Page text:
Justice League consciously riffs on the anxieties of the superhero genre, which has long been insecure about its perceived juvenility. Indeed, the trilogy from Man of Steel to Justice League plays on key stories from the era when comics worked through this same anxiety, from Frank Miller’s The Dark Knight Returns to The Death of Superman.
This era, running from the late 1980s into the 1990s, is known to fans as “the dark age,” and it is gripped by insecurity. Justice League alludes to this repeatedly. The leader of the film’s terrorists (Michael McElhatton) plans to bring the world “back to the dark ages.” Darkseid and Steppenwolf are emissaries of “the darkness.” In particular, Steppenwolf himself wears armor literally made of knives, like a parody of 1990s comic book characters like Adam-X the X-treme, Salvo, or Vengeance.
Justice League makes a point to push its characters back towards familiar archetypes and away from the more controversial interpretations of Man of Steel and Batman v Superman. Batman no longer uses the machine guns that upset some traditionalist fans, but now uses the grapple hooks and energy weapons that have long been accepted as exemptions. Lex Luthor (Jesse Eisenberg) no longer looks like a real-life tech-bro, but instead resembles more traditional iterations of the character.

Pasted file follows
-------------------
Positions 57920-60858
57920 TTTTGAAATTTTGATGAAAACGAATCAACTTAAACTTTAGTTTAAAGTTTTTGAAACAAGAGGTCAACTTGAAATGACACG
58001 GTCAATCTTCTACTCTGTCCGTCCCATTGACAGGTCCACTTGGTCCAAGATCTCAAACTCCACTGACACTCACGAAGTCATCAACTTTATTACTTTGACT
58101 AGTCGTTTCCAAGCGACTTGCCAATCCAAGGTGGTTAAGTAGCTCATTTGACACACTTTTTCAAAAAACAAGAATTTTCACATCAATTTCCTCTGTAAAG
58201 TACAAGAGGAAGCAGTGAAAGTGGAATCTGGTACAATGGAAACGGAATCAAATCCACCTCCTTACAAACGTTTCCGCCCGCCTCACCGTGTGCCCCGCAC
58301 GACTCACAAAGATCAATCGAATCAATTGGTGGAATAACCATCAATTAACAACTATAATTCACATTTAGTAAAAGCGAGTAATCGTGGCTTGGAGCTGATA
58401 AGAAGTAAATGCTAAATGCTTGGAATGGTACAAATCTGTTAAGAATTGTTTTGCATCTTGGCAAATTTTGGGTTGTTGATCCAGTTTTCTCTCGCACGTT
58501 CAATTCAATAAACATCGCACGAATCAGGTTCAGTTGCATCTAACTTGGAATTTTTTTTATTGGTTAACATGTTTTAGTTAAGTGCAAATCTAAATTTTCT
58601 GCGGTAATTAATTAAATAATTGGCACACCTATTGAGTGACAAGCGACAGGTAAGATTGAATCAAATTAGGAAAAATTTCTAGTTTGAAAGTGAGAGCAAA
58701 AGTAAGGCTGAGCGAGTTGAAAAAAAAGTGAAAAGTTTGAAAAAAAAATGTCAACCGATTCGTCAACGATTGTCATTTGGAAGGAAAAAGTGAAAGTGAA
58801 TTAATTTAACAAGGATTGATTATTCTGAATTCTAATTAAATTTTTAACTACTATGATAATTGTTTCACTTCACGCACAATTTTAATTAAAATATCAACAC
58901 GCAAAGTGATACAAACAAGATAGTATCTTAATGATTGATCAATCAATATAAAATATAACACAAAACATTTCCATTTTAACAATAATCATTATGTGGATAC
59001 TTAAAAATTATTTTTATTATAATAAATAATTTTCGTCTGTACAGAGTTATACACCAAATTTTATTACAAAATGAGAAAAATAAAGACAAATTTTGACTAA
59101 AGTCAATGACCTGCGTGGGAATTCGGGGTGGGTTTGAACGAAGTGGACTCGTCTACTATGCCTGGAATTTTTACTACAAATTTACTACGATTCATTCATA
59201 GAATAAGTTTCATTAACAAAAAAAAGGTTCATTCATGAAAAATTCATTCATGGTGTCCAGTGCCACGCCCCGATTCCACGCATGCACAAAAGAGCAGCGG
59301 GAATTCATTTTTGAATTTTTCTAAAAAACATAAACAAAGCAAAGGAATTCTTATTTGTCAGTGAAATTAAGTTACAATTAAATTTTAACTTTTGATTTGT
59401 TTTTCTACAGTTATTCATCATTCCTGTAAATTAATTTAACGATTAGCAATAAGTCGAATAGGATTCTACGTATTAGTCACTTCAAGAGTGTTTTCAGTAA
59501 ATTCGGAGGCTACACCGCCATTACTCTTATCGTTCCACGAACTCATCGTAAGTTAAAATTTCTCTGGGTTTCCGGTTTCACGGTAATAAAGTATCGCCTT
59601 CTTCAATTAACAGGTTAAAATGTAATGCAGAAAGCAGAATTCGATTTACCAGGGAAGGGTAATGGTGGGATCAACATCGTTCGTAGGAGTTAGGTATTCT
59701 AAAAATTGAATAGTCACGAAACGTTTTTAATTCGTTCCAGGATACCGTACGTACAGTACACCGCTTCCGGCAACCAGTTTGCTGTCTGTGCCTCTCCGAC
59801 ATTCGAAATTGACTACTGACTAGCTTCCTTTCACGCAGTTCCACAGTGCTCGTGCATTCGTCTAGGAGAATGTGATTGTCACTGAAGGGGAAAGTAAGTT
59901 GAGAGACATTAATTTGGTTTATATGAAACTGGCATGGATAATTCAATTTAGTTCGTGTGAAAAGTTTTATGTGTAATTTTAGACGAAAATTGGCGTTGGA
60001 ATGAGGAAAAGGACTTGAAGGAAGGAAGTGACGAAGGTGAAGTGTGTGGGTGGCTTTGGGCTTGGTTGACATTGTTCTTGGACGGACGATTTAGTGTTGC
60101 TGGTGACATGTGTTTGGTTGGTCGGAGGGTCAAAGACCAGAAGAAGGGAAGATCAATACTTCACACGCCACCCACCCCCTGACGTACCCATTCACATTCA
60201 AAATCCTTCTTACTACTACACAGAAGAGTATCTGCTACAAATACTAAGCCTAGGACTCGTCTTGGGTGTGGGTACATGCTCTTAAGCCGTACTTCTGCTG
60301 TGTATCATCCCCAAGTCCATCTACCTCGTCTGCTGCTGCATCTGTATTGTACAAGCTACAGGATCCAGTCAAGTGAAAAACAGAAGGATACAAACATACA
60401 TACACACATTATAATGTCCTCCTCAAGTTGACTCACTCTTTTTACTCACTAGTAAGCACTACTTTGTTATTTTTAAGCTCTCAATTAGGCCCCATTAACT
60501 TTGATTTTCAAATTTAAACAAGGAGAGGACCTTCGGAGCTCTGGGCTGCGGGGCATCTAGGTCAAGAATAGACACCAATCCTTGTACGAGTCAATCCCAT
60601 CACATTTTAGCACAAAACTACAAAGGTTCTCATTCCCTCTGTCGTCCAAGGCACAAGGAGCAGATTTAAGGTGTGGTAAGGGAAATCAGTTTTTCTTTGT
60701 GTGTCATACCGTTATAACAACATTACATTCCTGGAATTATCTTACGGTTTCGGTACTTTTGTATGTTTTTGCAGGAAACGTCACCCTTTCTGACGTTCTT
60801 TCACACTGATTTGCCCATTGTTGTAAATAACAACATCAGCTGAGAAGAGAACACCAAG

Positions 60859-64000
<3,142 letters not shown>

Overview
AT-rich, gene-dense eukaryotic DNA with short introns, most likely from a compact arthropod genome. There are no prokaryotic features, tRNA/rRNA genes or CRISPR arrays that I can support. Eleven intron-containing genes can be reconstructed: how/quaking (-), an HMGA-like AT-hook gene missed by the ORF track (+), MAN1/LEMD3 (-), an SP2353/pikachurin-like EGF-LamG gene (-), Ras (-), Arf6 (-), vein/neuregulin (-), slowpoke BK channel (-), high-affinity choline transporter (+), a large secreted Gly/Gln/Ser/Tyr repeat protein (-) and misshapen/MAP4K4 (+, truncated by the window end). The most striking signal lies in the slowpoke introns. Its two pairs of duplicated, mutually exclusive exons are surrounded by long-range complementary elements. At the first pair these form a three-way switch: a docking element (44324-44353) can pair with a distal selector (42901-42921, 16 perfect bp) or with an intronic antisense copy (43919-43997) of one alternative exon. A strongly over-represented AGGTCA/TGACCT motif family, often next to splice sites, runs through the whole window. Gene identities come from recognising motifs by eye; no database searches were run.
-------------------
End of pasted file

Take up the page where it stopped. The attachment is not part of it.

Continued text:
This traditionalism is even reflected in how Snyder shot Justice League. Both Man of Steel and Batman v Superman were originally released in traditional widescreen formats. The widescreen ratio recalls the panel layout favored by artists like Bryan Hitch, who defined a lot of the aesthetic of the turn-of-the-millennium grounded and political superhero comics with his work on The Authority with Warren Ellis and The Ultimates with Mark Millar. The 1.33:1 IMAX-inspired aspect ratio on Justice League suggests a more classic and traditional comic panel. It also suggests an older form of filmmaking, the “Academy Aperture,” which was used until the 1950s. It’s more innocent, and it’s openly nostalgic.
As such, even allowing for its transparent sequel hooks, Zack Snyder’s Justice League represents the culmination of a larger arc and more complicated journey for these characters. Taken as a whole, Man of Steel, Batman v Superman, and Justice League literalize a journey for the cinematic superhero genre away from the gritty and grounded trappings of the post-9/11 pseudo-realism that shaped everything from X2: X-Men United through to Civil War.
Man of Steel and Batman v Superman crashed the superhero against a world close enough to reality to make it uncomfortable, but Justice League suggests that maybe it’s okay to let superheroes be superheroes.